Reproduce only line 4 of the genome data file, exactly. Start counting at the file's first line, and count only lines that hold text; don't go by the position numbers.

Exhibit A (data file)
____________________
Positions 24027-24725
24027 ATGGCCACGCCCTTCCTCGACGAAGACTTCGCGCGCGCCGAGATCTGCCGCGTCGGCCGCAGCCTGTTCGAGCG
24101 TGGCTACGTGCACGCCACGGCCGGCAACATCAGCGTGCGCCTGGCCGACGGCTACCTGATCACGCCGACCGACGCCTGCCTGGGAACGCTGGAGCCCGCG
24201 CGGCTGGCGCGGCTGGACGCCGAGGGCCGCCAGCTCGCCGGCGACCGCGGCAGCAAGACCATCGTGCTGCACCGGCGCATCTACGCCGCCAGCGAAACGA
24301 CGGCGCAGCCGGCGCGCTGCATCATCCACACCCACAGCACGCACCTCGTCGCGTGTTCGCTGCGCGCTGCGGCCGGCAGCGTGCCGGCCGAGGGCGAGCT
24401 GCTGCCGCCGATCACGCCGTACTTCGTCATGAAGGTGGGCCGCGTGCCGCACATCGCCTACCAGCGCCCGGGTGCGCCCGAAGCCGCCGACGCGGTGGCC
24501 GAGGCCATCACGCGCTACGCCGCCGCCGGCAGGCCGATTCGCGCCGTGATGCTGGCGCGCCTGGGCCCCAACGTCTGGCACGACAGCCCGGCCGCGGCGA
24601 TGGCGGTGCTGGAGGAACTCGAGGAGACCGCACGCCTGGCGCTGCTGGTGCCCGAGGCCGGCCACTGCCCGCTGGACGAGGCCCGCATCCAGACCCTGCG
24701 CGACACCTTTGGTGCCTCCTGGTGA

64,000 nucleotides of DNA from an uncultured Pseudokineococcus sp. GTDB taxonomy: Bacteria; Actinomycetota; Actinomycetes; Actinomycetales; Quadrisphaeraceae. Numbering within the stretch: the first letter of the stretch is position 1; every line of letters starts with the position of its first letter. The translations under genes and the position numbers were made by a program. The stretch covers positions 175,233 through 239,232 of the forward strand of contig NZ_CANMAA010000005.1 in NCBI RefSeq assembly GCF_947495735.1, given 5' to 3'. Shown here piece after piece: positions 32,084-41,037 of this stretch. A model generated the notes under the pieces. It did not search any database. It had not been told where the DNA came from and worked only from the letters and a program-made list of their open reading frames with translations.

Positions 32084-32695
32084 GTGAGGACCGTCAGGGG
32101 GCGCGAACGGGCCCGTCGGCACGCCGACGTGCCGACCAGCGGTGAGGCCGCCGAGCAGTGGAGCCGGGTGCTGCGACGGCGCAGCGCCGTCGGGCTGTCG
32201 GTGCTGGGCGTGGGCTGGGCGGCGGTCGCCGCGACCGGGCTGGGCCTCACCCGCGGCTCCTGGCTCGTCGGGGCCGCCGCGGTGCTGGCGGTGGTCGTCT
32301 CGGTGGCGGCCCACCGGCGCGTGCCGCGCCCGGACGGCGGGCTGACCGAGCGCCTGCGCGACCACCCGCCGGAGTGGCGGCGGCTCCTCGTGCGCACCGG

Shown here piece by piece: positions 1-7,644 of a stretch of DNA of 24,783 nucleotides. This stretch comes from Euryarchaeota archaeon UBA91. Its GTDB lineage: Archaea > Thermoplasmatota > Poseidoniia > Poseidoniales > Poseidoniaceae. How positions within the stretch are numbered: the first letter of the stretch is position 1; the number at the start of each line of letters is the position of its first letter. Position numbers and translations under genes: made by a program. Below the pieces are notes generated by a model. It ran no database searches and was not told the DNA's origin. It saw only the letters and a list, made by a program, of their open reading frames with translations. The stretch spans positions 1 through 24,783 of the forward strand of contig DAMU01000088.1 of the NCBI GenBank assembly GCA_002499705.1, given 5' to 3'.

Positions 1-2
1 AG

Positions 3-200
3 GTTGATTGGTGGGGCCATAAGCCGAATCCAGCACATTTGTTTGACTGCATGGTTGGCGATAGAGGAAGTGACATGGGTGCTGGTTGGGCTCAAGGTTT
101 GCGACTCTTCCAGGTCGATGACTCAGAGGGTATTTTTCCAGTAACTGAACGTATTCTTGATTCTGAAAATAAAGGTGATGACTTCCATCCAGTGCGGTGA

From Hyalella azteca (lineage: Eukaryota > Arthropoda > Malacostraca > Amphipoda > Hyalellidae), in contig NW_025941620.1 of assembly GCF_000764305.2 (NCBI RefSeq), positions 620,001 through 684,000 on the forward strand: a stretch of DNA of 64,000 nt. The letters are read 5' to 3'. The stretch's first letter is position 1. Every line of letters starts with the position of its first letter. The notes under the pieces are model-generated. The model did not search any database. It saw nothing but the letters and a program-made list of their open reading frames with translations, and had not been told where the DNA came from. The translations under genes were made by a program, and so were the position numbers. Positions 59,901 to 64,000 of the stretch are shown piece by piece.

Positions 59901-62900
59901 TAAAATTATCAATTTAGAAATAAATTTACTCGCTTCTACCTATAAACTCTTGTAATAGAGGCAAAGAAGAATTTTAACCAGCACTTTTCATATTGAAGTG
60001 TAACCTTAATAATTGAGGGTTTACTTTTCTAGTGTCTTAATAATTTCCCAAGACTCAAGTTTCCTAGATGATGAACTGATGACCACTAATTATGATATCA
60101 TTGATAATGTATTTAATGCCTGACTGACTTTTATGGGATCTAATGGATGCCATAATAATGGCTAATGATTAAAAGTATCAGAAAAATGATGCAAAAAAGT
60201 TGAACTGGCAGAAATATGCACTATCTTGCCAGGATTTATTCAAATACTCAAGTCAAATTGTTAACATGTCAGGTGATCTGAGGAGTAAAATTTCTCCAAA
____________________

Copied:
24201 CGGCTGGCGCGGCTGGACGCCGAGGGCCGCCAGCTCGCCGGCGACCGCGGCAGCAAGACCATCGTGCTGCACCGGCGCATCTACGCCGCCAGCGAAACGA